August 29, 2015 07:19 UTC

As It Is

Marking China’s Wenchuan Earthquake

Rescuers search for victims in the debris of a hospital after the earthquake in the southwestern province of Sichuan, China, on May 12, 2008.
Rescuers search for victims in the debris of a hospital after the earthquake in the southwestern province of Sichuan, China, on May 12, 2008.

Multimedia

Play or download an MP3 of this story

Welcome to As It Is, the daily magazine from VOA Learning English.
 
I’m Mario Ritter. Today, we look back five years to a disastrous earthquake in southwest China.
 
“The wall behind us ripped open, and we all started at it, terrified. But before I could react, the ground split open…”
 
Today, we also hear about human rights conditions in China, including news about the family of rights activist Chen Guangcheng. And at the end of our show, we tell about an American high school that gives students real-life experience.  
 
Monday marked the fifth anniversary of the Wenchuan earthquake in China. The earthquake killed tens of thousands of people. Hundreds of thousands of buildings were seriously damaged or destroyed.
VOA correspondent Bill Ide spoke to survivors who are still struggling with the effects of the earthquake.  Faith Lapidus has his report.
 
The Wenchuan earthquake became one of the most destructive disasters in recent memory when it struck Sichuan province in southern China. The quake was centered in Wenchuan County. Scientists say it had a magnitude, or strength, of eight-point-zero.

Nearly 90,000 people were killed in the quake. Many government-built structures collapsed. Collapsed schools killed more than 6,500 students and teachers. There was, and still is, public anger at officials for the building failures and loss of life that resulted.

Wei Ling was in chemistry class when the Wenchuan earthquake struck.
“At first, I thought my teacher was calling me. And then the entire room began to shake. Even the television was shaking. The wall behind us ripped open, and we all started at it, terrified. But before I could react, the ground split open, and I fell down and couldn’t feel anything.”
 
People in the affected areas have been attempting to rebuild. Many have taken out bank loans to add to the reconstruction money provided by the government to ensure that their homes are safe.

But experts say more needs to be done. Long Enshen is with Sichuan University’s Institute of Disaster Management and Reconstruction.
“I think that awareness of anti-seismic construction and disaster prevention is now what is most lacking. And I believe that we need to strengthen every day action by the government and by non-government organizations to help with these matters.”
 
I’m Faith Lapidus.

China Rights Update
 
Earlier this year, we told you about the Chinese rights activist Chen Guangcheng. He received the Lantos Human Rights Prize in January.
Chen Guangcheng made news around the world last year after he escaped house arrest and fled to the United States Embassy in Beijing. He gained attention for his work as a human rights lawyer.  Mr. Chen -- who is blind -- now lives with his family in the United States.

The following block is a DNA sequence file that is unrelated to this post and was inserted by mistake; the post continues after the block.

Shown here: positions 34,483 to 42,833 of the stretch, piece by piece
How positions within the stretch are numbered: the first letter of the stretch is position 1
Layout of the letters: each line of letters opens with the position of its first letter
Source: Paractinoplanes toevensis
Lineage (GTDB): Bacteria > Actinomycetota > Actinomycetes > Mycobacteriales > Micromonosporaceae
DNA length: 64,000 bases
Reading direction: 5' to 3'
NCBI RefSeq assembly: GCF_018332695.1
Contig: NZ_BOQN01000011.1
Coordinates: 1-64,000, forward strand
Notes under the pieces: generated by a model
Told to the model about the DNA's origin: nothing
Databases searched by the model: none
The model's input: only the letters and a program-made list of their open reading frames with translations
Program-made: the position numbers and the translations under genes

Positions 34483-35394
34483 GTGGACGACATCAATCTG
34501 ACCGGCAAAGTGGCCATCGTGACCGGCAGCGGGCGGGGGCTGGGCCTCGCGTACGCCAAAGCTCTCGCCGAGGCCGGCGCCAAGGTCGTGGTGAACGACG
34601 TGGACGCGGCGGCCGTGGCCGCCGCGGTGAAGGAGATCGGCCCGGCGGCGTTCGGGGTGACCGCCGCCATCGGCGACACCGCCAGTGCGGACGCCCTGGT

Blind activist Chen Guangcheng speaks with his wife Yuan Weijing and children as U.S. ambassador to China Gary Locke.Blind activist Chen Guangcheng speaks with his wife Yuan Weijing and children as U.S. ambassador to China Gary Locke.
x
Blind activist Chen Guangcheng speaks with his wife Yuan Weijing and children as U.S. ambassador to China Gary Locke.
Blind activist Chen Guangcheng speaks with his wife Yuan Weijing and children as U.S. ambassador to China Gary Locke.
Now, his brother Chen Guangfu says he was beaten by people acting for the government. It is the most recent case of suspected revenge against the rights activist's family.

Chen Guangfu says two unidentified men jumped out of a car and beat him for several minutes as he returned home in the eastern province of Shandong recently. The 56-year-old says he was not seriously injured in the attack.

Also, there appear to be new signs that China is intensifying its campaign against people calling for more openness by the government.
Liu Ping led a campaign pushing for government officials to publicly state their financial holdings. His lawyer says the activist was detained last month on suspicion of "inciting subversion."

No public statement has been made on the subversion charges. But it is an accusation often made against government critics.

Also, police in Beijing have reportedly detained 10 other anti-corruption activists. A lawyer for some of those detained told the French news agency that police charged the activists with "unlawful assembly." The people arrested showed a large sign calling for greater openness by the government.
 
A School That Offers Real-life Experience
 
High school students have different needs. Some plan to study medicine, law or engineering. They go to college to get a degree. But some students want to study things like cooking, building, repairing cars, or other specialized skills. Young people may have different goals in life.

VOA visited a high school in Maryland, near Washington DC, that enables student to get real-life experience.   Christopher Cruise has the story.
 
Thomas Edison High School of Technology offers specialized classes that help get students started on a career. It is a place where students gain experience so they can decide whether to continue in a career or not.